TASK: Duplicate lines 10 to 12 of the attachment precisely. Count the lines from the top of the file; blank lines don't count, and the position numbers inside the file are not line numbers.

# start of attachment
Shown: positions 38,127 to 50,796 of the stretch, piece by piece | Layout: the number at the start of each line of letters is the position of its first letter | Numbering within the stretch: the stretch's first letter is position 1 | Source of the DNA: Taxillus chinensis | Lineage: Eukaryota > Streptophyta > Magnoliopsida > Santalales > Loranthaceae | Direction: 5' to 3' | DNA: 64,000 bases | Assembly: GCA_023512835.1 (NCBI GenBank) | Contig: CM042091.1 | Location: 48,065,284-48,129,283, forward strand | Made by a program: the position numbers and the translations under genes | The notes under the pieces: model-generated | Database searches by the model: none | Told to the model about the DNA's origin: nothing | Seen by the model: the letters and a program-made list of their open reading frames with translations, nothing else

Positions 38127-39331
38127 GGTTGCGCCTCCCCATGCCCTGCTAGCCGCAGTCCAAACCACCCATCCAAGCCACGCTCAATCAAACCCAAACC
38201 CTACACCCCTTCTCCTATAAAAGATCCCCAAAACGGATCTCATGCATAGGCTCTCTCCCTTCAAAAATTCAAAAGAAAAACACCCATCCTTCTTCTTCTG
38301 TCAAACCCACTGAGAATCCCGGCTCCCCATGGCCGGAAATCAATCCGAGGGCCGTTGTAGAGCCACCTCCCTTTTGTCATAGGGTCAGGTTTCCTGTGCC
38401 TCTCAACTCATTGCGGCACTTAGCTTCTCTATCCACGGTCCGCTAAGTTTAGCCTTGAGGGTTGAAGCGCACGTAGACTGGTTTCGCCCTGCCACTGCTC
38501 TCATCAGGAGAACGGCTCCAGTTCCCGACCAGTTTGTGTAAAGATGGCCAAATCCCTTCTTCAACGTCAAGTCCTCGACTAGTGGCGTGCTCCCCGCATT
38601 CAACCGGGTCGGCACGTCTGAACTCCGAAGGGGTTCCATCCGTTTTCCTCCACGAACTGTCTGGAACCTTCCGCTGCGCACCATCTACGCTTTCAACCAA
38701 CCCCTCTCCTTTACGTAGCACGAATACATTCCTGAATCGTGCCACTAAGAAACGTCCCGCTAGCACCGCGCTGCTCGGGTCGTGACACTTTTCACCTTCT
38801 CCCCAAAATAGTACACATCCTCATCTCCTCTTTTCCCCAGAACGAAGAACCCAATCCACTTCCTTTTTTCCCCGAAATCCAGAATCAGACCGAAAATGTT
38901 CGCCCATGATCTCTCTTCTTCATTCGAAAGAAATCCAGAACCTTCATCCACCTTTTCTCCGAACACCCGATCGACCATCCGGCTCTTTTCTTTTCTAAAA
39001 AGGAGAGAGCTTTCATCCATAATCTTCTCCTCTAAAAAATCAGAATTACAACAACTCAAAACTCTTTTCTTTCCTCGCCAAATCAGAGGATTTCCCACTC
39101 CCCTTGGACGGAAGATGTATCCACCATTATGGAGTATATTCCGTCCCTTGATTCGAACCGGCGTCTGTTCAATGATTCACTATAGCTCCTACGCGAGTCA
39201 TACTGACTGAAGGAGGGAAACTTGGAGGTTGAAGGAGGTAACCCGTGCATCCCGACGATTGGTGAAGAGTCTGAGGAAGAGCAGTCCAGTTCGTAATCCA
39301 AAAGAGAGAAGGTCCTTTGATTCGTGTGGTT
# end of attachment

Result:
38801 CCCCAAAATAGTACACATCCTCATCTCCTCTTTTCCCCAGAACGAAGAACCCAATCCACTTCCTTTTTTCCCCGAAATCCAGAATCAGACCGAAAATGTT
38901 CGCCCATGATCTCTCTTCTTCATTCGAAAGAAATCCAGAACCTTCATCCACCTTTTCTCCGAACACCCGATCGACCATCCGGCTCTTTTCTTTTCTAAAA
39001 AGGAGAGAGCTTTCATCCATAATCTTCTCCTCTAAAAAATCAGAATTACAACAACTCAAAACTCTTTTCTTTCCTCGCCAAATCAGAGGATTTCCCACTC